When hydrocarbons are moved from production facilities to midstream facilities, it is necessary for the receiving party to confirm the contents and quality of the unloaded product. Failing to perform an accurate analysis of the unloaded product will ultimately cost money, as will taking too long to perform said analysis. As a result, it is essential that the product is analyzed both quickly and accurately.
By all accounts, oil and gas production is expected to increase over the coming years. As it does, there will be an increased pressure on midstream processing plants and pipelines. The greater the volume of product being handled, the greater the cost associated with mistakes and delays. As an extension of this, the AAR has predicted a sharp climb in the amount of crude oil being produced and shipped. This means there will also be an increase in the need for, and value of, analytical options that can properly process crude oil.
The analytical methods most commonly employed by midstream processors are based on gas chromatography. These gas chromatographs (GCs) are either stored on-site, or off-site in a lab.
Off-site lab analysis through gas chromatography offers the gold standard in terms of accuracy. Unfortunately this accuracy comes at the cost of expediency. An off-site lab can take up to 6 weeks before returning usable results. Suffice to say, results more than a month after the fact are not particularly useful.
On-site gas chromatography seems the logical response to the long wait times associated with off-site gas chromatography. By moving the GC (and by extension, the analysis) on-site, actionable results can be obtained in minutes instead of weeks. Unfortunately, taking a GC out of the lab environment imposes restrictions on its functions. On-site gas chromatographs lack the temperature ramping oven used in the labs. This means that the heavier components of the sample cannot be boiled off and remain in the liquid. Over time, these tend to accumulate in sample valves, columns, and detectors resulting in increased downtime and maintenance costs. Another limitation of on-site gas chromatographs is their limited ability to handle condensate or crude oil. Simply put, they are too heavy for a GC lacking a temperature ramping oven.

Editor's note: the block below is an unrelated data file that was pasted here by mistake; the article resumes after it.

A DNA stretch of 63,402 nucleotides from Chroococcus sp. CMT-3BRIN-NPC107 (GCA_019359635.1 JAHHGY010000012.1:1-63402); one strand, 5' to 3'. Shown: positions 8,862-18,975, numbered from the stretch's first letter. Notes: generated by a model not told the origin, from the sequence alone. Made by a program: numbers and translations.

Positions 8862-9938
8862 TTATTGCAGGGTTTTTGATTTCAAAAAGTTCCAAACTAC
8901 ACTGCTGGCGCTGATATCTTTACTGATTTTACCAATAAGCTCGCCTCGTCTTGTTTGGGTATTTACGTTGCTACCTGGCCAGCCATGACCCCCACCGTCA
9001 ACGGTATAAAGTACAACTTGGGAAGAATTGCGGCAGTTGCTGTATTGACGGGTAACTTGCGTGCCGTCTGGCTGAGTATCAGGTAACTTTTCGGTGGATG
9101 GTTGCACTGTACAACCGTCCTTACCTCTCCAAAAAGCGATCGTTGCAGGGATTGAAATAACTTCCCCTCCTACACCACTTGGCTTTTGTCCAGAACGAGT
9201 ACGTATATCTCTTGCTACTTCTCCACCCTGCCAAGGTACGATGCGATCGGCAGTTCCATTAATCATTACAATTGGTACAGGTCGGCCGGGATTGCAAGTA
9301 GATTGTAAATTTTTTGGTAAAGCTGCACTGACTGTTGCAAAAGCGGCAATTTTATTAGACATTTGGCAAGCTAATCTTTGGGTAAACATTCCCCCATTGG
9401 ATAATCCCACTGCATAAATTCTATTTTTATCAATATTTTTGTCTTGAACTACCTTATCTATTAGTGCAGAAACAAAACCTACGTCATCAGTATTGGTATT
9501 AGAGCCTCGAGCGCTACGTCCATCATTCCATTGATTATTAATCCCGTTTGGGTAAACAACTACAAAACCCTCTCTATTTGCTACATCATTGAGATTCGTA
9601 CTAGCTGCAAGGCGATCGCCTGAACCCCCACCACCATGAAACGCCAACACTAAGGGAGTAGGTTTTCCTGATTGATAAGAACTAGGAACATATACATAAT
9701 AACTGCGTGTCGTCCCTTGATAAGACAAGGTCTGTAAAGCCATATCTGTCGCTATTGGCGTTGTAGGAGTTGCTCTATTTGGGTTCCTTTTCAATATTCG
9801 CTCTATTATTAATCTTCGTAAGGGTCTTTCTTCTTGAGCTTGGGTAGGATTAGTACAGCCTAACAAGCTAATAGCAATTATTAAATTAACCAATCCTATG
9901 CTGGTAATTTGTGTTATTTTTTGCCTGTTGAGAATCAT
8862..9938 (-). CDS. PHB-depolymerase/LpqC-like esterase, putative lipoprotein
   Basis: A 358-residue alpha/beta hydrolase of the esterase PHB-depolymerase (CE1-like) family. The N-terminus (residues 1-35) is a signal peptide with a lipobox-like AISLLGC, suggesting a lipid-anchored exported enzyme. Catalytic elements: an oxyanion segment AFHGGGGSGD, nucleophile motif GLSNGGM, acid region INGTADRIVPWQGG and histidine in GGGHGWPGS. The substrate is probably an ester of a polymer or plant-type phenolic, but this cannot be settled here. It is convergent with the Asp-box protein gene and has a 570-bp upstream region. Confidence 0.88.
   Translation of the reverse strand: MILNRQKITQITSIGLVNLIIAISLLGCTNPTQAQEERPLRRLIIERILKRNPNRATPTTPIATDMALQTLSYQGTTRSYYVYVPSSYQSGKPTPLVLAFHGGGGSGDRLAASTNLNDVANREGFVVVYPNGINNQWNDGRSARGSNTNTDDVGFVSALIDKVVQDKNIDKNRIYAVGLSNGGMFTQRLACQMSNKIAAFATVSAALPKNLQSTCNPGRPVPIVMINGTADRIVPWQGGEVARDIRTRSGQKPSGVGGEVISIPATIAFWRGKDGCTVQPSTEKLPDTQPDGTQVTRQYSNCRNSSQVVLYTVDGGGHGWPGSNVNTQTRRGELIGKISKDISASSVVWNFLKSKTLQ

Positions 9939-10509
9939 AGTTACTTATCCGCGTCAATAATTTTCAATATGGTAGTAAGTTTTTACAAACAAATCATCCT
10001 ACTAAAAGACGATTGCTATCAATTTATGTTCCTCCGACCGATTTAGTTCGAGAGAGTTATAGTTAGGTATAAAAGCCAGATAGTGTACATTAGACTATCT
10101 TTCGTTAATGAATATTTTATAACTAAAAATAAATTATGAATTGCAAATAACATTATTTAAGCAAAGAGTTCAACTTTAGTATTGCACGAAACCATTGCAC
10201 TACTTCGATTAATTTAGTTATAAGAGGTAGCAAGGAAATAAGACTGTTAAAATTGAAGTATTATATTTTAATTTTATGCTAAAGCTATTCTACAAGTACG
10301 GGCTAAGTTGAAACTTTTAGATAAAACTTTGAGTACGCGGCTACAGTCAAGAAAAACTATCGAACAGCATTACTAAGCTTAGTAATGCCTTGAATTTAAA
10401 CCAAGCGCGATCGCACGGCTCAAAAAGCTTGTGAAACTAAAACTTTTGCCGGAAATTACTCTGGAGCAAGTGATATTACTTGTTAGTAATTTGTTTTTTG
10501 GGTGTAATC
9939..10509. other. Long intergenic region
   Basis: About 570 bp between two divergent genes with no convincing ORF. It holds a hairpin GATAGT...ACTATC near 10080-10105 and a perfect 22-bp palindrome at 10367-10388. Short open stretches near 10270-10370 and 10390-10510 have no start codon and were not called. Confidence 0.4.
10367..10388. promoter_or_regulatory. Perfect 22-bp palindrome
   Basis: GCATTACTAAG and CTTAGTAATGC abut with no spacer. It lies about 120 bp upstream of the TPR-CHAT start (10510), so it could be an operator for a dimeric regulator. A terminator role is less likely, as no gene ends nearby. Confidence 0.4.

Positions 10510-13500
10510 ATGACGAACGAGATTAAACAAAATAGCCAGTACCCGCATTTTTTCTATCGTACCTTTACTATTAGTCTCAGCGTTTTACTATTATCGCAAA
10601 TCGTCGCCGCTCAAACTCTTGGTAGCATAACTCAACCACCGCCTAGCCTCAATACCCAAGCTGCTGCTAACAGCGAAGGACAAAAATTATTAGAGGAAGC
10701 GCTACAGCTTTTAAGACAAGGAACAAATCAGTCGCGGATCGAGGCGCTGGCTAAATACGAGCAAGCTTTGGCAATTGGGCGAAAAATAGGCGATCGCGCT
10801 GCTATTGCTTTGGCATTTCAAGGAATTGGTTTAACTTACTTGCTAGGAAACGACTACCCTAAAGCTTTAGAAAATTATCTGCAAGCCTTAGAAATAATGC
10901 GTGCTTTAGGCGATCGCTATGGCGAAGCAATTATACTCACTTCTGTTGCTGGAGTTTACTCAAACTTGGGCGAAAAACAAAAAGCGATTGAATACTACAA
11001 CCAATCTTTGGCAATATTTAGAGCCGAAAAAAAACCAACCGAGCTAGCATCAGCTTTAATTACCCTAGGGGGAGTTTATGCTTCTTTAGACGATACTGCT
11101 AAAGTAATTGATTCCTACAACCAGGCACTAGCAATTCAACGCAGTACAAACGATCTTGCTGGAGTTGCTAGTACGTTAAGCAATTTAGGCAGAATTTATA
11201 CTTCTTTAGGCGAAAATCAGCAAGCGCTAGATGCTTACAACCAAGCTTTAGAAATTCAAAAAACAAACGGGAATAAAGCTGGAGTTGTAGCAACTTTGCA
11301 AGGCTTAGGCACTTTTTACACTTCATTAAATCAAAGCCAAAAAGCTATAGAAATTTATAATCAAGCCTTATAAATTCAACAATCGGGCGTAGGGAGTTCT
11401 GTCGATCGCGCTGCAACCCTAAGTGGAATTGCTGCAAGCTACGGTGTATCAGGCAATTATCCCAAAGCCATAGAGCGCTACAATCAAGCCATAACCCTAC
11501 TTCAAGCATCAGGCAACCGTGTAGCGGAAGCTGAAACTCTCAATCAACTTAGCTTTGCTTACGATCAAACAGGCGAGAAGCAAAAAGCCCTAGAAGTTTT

Near Infrared Spectroscopy:
Insight Analytical offers a alternative analytical option, near infrared spectroscopy (NIRS). Unlike gas chromatography, NIRS does not require the use of an oven to boil off the heavier components of liquids. Rather, the design of the NIRS analyzer means that the relative weight of the product does not have a significant impact on the functionality of the analyzer. NIRS can work equally well for natural gas liquids, condensate, and crude oil. This improved versatility does not come at the cost of accuracy or speed. All told, as long as the process pressure is sufficient to maintain a single phase sample without bubbles, the NIRS analyzer can achieve the accuracy of a GC with much greater speed and reliability.
Proper use of a NIRS analyzer requires the creation of a model based on collected samples. A separate model would be required for natural gas liquids, condensate, and crude oil. However, once the models are complete, the analyzer would be capable of detecting and recognizing any of these products and analyze them accordingly. This means that, unlike a GC, a NIRS analyzer does not require prior knowledge of what product is being analyzed.